After Wild Rose Bowl, Emotional Season Comes To An End
James Franklin, alongside Saquon Barkley and Malik Golden, sat down at the podium in front of a half-filled press room. He glanced at the stat sheet and began his usual post-game press conference routine. As always, he spoke of the tremendous respect he has for USC, how thankful he was for the Rose Bowl Game staff, and gave a thank-you to the tens of thousands of Penn State fans who traveled to Pasadena.
Franklin began to talk about his seniors. Then, he paused mid-sentence. His eyes wandered around the room, to the ceiling, to his players beside him. The 44-year-old head coach, who had just orchestrated one of the greatest turnarounds in college football history, began to cry. So did Golden and Barkley. What else were they supposed to do following a heartbreaking 52-49 Rose Bowl defeat to USC to end an emotional season?
A loss is only a loss if it’s treated like one. What happened in the 2017 edition of the most prestigious game in college football was nothing short of incredible. A back and forth roller-coaster ride between two of the top teams in America will go down as an instant classic. For Penn State, the 17 unanswered fourth quarter points surrendered to USC will sting for a while, as will Trace McSorley’s demoralizing interception to set up the Trojans’ winning field goal. The decision to go for it all on the McSorley pick rather than play for overtime will be debated for years to come.
Keep this in mind: Would the Nittany Lions even sniff the roses if it hadn’t been for their quarterback’s record-breaking season? (He finished with the most single-season total yards in program history). Does Penn State win the Big Ten Championship without Joe Moorhead’s aggressive play calling? Absolutely not. The players and coaches should hold their heads high, because, while they may have lost the final battle, they won the war. And that’s what matters.
There’s no need to recap the season that was. Fans of the program, and college football as a whole, know exactly what happened in Happy Valley. It was nothing short of miraculous. The best part about it for the Penn State faithful? The Nittany Lions should be even better next season. Only a handful of contributing players graduate, and barring transfers or early departures for the NFL Draft (in addition to Garrett Sickels and Chris Godwin), the main weapons of this season’s team will be back. Throw in the elite recruits that James Franklin has hauled in, and it’s clear that something special is brewing. Penn State is here to stay.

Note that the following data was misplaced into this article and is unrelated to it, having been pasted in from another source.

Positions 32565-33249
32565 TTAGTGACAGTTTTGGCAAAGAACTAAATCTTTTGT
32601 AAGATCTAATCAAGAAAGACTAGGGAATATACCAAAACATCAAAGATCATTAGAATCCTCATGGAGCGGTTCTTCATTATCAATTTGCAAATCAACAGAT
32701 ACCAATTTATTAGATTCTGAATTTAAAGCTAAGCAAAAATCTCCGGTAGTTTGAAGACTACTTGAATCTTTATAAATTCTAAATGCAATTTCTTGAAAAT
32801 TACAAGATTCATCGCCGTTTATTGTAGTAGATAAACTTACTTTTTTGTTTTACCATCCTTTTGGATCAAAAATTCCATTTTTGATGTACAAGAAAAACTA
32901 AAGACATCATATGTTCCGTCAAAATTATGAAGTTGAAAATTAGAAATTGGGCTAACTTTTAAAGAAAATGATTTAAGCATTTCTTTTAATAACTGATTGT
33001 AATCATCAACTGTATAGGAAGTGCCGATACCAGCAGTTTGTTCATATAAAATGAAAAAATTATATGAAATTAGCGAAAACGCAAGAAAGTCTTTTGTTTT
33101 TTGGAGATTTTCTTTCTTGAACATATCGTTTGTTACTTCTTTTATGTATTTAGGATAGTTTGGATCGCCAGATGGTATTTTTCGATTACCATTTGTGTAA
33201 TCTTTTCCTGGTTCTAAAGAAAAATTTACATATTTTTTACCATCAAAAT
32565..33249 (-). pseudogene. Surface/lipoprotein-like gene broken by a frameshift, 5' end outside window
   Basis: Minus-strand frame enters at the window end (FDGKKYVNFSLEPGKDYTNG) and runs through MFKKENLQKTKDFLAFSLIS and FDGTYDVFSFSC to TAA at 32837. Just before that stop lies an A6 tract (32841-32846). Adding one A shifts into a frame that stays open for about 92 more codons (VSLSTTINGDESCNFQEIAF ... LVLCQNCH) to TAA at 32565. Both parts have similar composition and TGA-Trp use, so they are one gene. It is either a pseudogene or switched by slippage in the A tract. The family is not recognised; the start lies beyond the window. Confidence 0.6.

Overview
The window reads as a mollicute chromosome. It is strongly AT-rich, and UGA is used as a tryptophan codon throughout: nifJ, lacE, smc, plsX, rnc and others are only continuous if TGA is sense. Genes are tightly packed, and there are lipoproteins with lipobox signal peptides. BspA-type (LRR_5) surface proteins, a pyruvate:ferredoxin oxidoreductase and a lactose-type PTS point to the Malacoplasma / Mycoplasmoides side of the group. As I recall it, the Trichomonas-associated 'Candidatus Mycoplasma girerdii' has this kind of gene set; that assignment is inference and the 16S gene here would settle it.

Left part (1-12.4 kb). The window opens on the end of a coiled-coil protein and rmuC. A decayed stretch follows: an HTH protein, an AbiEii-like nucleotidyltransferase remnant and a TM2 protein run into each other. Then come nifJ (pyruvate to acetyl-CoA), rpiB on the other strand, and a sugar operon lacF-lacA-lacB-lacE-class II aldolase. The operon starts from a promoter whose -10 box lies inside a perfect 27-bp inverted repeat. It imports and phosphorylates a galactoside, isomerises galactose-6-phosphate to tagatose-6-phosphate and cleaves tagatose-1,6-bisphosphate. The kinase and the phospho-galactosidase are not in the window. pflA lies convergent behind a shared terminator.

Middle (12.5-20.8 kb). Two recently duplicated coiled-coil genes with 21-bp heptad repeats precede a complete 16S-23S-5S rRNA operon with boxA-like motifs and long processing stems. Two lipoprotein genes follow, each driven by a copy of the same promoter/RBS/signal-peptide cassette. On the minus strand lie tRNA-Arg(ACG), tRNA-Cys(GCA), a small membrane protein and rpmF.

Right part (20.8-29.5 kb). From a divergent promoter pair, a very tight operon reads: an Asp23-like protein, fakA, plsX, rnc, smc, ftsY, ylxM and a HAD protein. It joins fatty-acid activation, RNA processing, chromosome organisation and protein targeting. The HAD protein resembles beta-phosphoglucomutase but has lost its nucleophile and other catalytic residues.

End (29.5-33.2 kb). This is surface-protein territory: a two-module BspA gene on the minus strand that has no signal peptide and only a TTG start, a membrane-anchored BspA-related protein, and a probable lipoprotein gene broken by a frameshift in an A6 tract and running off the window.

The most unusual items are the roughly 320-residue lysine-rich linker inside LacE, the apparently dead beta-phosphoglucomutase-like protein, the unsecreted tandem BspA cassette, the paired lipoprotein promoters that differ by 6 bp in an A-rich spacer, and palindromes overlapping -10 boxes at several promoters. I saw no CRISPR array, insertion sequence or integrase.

Back at the post-Rose Bowl press conference, Malik Golden, who had just completed his final game in the Blue and White, sat stoically but still full of emotion. Saquon Barkley, the budding Penn State superstar, was visibly shocked by what had transpired in the fourth quarter. James Franklin wrapped up his answer to the final media question. The moderator ended the conference and the three on stage rose to their feet and began to walk away. As they left, the media, (yes, the media) clapped. A cardinal sin of the field, to applaud or cheer for one side. But they did, and it was warranted. Some things are just greater than sports. That season, that game, and that team certainly were.
Jonathan Gross is a sophomore double-majoring in broadcast journalism and international politics. He can be reached at email@example.com.
About the Contributors
Senior / Broadcast Journalism, International Politics
Jon Gross is a senior from Upper Saddle River, New Jersey double-majoring in broadcast journalism and International Politics. Gross currently serves as a Sports Director for Penn State’s CommRadio, where he has also broadcasted for ten Penn State sports teams. During the summer of 2018, Gross was the Director of Broadcasting for the Saugerties Stallions of the Perfect Game Collegiate Baseball League. He was also the radio play-by-play voice of the Penn State Women’s Volleyball team for the 2017 season. Gross has interned in the sports departments of WCBS-TV (New York) and WTAJ-TV (Altoona-Johnstown-State College).